ZenithOptimedia upgrades forecast again

Now eyeing a 2.2% global ad gain for 2010 to $456 billion

NEW YORK -- The global advertising market recovery is gaining some steam.
ZenithOptimedia has upgraded its forecast for global advertising growth for the second time in a row, now eyeing a 2.2% improvement in 2010 to $456 billion, up from 0.9% previously.

In December, Zenith had pushed up its 2010 forecast by 0.4 points.

But the U.S. will lag the global recovery, returning to slight growth mode only next year, it projects.

"As is usual after a downturn, the global market will improve steadily over the next three years," the firm said. It calls for 4.1% growth in 2011 (to $474.5 billion), up from its previous estimate of 3.9%, and 5.3% in 2012 (to $499.5 billion), up from 4.8%.

"This pattern of recovery is normal: after the previous two recessions it took three years of progressive recovery for the global ad market to return to normal growth," Zenith said.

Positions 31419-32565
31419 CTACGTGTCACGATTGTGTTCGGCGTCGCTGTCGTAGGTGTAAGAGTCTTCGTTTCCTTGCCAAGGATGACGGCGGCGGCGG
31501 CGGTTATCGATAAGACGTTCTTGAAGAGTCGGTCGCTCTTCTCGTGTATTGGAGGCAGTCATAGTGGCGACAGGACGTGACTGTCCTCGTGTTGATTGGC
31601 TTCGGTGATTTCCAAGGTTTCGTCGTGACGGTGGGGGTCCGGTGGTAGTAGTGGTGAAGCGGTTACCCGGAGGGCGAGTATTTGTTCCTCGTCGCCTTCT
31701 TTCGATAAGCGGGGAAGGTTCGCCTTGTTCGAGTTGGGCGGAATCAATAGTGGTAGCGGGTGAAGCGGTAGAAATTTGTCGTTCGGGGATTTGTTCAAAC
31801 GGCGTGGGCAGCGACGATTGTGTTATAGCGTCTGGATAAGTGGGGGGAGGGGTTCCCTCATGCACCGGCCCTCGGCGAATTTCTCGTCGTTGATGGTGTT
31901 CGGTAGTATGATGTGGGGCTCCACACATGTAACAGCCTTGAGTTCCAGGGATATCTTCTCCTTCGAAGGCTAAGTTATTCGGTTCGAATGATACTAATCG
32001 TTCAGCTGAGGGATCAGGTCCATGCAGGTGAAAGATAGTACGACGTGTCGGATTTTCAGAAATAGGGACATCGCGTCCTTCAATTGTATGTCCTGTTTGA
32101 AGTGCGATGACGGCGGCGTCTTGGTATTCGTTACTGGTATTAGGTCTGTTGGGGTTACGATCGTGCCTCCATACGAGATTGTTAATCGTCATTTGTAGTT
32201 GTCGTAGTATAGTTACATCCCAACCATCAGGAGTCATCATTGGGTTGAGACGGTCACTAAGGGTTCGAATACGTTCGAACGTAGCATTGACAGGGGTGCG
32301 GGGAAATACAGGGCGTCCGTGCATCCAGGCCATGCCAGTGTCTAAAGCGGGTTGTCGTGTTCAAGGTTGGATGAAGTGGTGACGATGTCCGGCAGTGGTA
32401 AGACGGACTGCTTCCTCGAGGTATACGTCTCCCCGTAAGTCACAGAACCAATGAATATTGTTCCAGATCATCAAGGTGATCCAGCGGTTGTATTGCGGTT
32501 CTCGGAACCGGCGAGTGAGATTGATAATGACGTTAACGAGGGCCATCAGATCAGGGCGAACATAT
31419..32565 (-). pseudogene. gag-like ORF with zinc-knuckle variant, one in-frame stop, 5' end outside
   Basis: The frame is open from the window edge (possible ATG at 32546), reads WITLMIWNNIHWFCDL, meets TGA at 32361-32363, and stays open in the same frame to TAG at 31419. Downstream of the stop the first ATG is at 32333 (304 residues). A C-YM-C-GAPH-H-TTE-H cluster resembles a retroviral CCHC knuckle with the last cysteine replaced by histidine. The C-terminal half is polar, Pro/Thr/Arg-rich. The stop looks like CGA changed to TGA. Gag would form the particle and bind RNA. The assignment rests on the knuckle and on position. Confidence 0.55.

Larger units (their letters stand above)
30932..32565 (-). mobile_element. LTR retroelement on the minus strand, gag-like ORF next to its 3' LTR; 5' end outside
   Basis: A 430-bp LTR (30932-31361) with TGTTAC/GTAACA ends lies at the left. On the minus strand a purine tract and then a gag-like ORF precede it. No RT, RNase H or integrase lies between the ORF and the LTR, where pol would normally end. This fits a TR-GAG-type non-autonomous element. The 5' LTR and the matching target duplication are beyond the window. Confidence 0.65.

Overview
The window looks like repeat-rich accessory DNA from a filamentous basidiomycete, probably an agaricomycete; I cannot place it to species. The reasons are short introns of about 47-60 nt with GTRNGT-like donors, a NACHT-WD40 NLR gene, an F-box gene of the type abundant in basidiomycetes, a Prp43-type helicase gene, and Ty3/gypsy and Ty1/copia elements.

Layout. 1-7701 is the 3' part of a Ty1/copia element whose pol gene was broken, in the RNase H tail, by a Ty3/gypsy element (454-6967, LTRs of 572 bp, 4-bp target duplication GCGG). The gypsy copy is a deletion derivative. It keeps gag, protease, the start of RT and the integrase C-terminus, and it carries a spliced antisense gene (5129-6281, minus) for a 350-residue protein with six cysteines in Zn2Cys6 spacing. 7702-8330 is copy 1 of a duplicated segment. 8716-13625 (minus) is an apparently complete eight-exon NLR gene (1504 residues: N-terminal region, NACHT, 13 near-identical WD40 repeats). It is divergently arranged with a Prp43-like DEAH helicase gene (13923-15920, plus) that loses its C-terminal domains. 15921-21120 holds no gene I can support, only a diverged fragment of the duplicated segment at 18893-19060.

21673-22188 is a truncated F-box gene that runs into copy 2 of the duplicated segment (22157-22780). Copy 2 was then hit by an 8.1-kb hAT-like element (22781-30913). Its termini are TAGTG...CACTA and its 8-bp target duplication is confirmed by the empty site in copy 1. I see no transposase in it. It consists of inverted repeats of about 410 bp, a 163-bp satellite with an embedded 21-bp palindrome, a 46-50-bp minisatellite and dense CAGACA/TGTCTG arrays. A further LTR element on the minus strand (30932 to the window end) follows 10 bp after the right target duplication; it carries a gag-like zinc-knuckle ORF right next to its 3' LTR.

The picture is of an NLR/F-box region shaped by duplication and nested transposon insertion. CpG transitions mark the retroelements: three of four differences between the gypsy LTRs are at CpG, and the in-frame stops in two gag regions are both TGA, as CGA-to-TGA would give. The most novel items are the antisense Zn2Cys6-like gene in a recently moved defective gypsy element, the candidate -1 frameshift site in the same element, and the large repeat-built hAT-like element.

For the U.S. market, it predicts a 2% decline in ad spend this year (better than its previous forecast for a 2.6% drop), a 1.6% improvement in 2011 (unchanged from its previous estimate) and a 2.9% gain in 2012 (also unchanged).

Zenith measures major media, such as newspapers, magazines, TV, radio, cinema, outdoor and Internet ads.

Zenith sees the global TV ad market grow from $173.4 billion in 2009 to $181 billion this year, $189.6 billion next and $199.7 billion in 2012.

Cinema ad spending worldwide will rise from $2.18 billion in 2009 to $2.25 billion in 2010, $2.36 billion in 2011 and $2.47 billion in 2012, according to its latest forecast.

Meanwhile, credit ratings agency Moody's Investors Service also cited improving ad trends in upgrading its U.S. broadcast TV sector rating from "stable" to "positive."

"Broadcasters will benefit from the recovery in auto sales, likely to have a disproportionate impact on TV advertising on the upside as it did during the downturn, as well as broad-based improvement in advertising across most categories," Moody's argued. It also cited "the potential for epic political advertising revenue" in the upcoming mid-term elections.
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